USC Price School of Public Policy

Students Learn by Giving

Knowledge in Action:

Undergraduate Students ‘Learn by Giving’

By Matthew Kredell

Emma Fish at LA Orthopaedic Hospital SPPD professor Richard Sundeen, SPPD student Emma Fish, surgeon Mauricio Silva and senior director of operations at Los Angeles Orthopaedic Hospital Deborah Justice
Photo by Tom Queally

Students at the USC School of Policy, Planning, and Development chose seven nonprofit organizations to give a total of $10,000 as part of the Learning by Giving program sponsored by the Sunshine Lady Foundation.

College students often volunteer their time but rarely are in a position to donate money. As part of a project in “The Nonprofit Sector and the Public Interest,” a course taught by SPPD professor Richard Sundeen, students were afforded the opportunity to have their academic research make a real-world monetary impact.

Twenty-six students in the fall semester course took on the assignment of choosing a worthy Los Angeles-area organization, based on criteria taught in the class, research and interviews with people within the group. The students then made a presentation convincing fellow classmates why their organization deserved the money. The $10,000 could be divvied up in any way the class saw fit — the full amount could be given to one group or split among many, with a minimum grant of $1,000.

The seven organizations chosen for donations were the Downtown Women’s Center ($2,900), Starlight Children’s Foundation ($1,600), Los Angeles Orthopaedic Hospital-Children’s Center ($1,500), Liberty Hill Foundation ($1,000), Para Los Ninos ($1,000), Beckstrand Cancer Foundation ($1,000) and A Place Called Home ($1,000).

“I was so interested in this project, and I know everyone else was as well,” said senior Emma Fish whose organization, the Los Angeles Orthopaedic Hospital-Children’s Center, received the most votes from classmates.

According to Fish, the center is using the donation for its downtown facility, providing car seats for patients in spica, or body, casts.

“Getting to give actual money to an organization isn’t something you normally get to do in college. It definitely made everyone a lot more invested in the project, knowing you could actually make a financial difference for the organization you were studying.”

The donations were made possible by the Sunshine Lady Foundation founded by Doris Buffett, the sister of billionaire investor Warren Buffett. The foundation began the Learning by Giving program in 2003 to promote the study of philanthropy at the undergraduate level. This is the first year USC has participated in the program, which provides $10,000 grants to 17 colleges across the nation.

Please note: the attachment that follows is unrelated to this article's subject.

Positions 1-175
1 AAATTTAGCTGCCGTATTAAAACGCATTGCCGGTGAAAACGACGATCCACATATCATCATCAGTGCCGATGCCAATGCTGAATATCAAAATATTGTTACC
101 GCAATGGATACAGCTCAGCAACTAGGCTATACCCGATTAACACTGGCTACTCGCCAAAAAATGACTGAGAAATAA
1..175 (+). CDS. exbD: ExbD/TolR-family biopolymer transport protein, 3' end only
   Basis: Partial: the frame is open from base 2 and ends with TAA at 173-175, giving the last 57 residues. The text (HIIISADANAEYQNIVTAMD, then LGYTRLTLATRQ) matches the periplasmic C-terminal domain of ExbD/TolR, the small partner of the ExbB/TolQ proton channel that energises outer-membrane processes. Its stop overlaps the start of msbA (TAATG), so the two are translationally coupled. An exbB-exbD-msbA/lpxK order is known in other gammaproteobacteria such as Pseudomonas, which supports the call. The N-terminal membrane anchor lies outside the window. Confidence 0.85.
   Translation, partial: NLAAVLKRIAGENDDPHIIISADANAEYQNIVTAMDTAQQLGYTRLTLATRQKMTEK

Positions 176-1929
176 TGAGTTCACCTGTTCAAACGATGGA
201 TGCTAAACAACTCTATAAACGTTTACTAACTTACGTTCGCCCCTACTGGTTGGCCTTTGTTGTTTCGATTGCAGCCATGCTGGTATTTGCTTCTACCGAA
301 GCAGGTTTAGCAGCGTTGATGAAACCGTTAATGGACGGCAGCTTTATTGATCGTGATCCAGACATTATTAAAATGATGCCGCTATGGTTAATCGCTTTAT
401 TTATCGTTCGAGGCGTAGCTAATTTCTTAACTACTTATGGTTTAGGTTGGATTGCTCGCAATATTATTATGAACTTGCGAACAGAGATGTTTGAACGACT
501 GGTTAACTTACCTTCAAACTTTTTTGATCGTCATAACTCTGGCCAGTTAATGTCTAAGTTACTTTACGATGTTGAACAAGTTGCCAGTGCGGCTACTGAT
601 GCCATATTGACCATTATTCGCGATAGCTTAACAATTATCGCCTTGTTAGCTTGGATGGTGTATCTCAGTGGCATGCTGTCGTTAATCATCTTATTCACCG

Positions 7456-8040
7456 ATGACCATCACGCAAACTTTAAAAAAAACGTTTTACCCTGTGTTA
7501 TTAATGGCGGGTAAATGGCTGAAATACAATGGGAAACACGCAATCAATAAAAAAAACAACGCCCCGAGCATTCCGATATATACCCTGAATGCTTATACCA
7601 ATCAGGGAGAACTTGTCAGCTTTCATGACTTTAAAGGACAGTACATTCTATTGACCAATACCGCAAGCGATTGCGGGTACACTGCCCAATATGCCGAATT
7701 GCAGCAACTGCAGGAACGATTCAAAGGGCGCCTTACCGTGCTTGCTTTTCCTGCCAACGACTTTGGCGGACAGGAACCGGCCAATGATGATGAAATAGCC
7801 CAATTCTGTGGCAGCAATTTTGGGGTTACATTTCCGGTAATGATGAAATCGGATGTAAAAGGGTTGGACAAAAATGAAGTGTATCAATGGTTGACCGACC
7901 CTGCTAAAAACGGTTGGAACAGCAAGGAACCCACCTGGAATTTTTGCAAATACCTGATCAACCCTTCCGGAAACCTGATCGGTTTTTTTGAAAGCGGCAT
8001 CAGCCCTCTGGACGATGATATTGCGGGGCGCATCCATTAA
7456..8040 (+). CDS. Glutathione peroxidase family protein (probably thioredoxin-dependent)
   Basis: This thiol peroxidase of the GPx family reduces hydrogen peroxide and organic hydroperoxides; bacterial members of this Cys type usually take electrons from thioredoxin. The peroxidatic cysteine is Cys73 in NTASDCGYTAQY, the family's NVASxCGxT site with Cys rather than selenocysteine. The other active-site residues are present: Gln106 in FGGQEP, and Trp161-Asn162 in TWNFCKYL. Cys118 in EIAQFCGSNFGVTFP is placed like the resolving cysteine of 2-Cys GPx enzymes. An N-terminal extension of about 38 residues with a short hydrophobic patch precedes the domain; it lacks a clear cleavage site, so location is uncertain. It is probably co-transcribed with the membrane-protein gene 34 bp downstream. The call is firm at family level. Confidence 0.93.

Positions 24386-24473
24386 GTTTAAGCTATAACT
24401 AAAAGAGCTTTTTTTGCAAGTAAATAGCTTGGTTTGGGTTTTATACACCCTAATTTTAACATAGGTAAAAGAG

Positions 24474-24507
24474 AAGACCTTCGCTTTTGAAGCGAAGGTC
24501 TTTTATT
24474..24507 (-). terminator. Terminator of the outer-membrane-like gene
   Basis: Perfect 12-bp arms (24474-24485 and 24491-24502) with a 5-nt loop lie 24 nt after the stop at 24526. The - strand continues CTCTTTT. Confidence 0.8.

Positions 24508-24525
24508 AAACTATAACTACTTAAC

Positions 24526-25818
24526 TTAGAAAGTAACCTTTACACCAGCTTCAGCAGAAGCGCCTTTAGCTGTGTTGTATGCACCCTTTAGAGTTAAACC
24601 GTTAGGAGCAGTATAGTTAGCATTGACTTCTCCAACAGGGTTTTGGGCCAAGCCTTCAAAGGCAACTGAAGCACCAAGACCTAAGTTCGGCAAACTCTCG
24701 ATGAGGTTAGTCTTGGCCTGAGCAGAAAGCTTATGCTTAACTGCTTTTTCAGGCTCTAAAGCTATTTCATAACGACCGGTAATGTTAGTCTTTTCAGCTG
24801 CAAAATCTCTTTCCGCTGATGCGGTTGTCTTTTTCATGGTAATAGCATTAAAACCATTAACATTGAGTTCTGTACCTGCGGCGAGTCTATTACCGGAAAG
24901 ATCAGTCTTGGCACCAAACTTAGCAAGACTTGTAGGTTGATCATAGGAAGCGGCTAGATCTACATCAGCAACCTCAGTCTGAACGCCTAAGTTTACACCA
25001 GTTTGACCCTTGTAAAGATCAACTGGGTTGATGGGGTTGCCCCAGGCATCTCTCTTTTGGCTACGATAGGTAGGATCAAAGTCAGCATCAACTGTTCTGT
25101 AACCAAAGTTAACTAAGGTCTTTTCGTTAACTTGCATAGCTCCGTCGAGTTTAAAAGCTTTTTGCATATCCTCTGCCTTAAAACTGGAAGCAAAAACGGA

In previous years, Sundeen taught the class on a purely academic level. In the fall of 2009, he was having breakfast at the annual Association for Research on Nonprofit Organizations and Voluntary Action conference when he struck up a conversation with Louise Sawyer, a consultant for the Learning by Giving program. She said his class sounded like a perfect match for the program and invited him to apply.

The grant elevated the class to a level higher than Sundeen had seen in its 15 years of existence.

“I’ve had a lot of experience teaching the class, and the excitement in wrestling with real-life problems has added real value,” Sundeen said. “It seemed typical that the students learned more about why people give money, the motivation behind it and some of the important factors donors use for giving.”

As many of the students plan to work in the nonprofit sector – 17 of the 26 students have a minor in nonprofits, philanthropy and volunteerism – the opportunity to learn how a donor thinks figures to be beneficial for future careers at nonprofits seeking funding.

Organizations that helped children were naturally popular with the students. Looking deeper, students said they were attracted to proposals in which the money was targeted for a specific purpose rather than just the general fund and presentations that included statistics to quantify the organization’s impact.

Katherine Risbrough, a sophomore who secured $2,900 for the Downtown Women’s Center, which provides meals, showers, computers, classes and shelter for women, drew support for her cause with the statistic that 98 percent of women are able to maintain independent housing for at least a full year after they stay at the center.

“It is very special to have been chosen for this donation, particularly when the students so thoughtfully researched the many great organizations in our community,” said Lisa Watson, chief executive officer of the Downtown Women’s Center. “The center has always maintained strong ties to the local universities and relies upon students to volunteer and intern at the center.”

Risbrough previously had volunteered at the center as part of the USC Helenes all-female service organization. She said the money will go toward a project to expand the center with an additional 50 apartments.

Sundeen hopes to have the Sunshine Lady Foundation grant renewed so that USC students can continue to learn by giving in the future.

“If the assignment had just been analyzing the center and writing a paper on it, I don’t think I would have been as excited to do it,” Risbrough said. “Once I saw that this class could help them, I was much more motivated to talk to coordinators, see more aspects of the center and really put a lot more time and effort into the paper and my presentation.”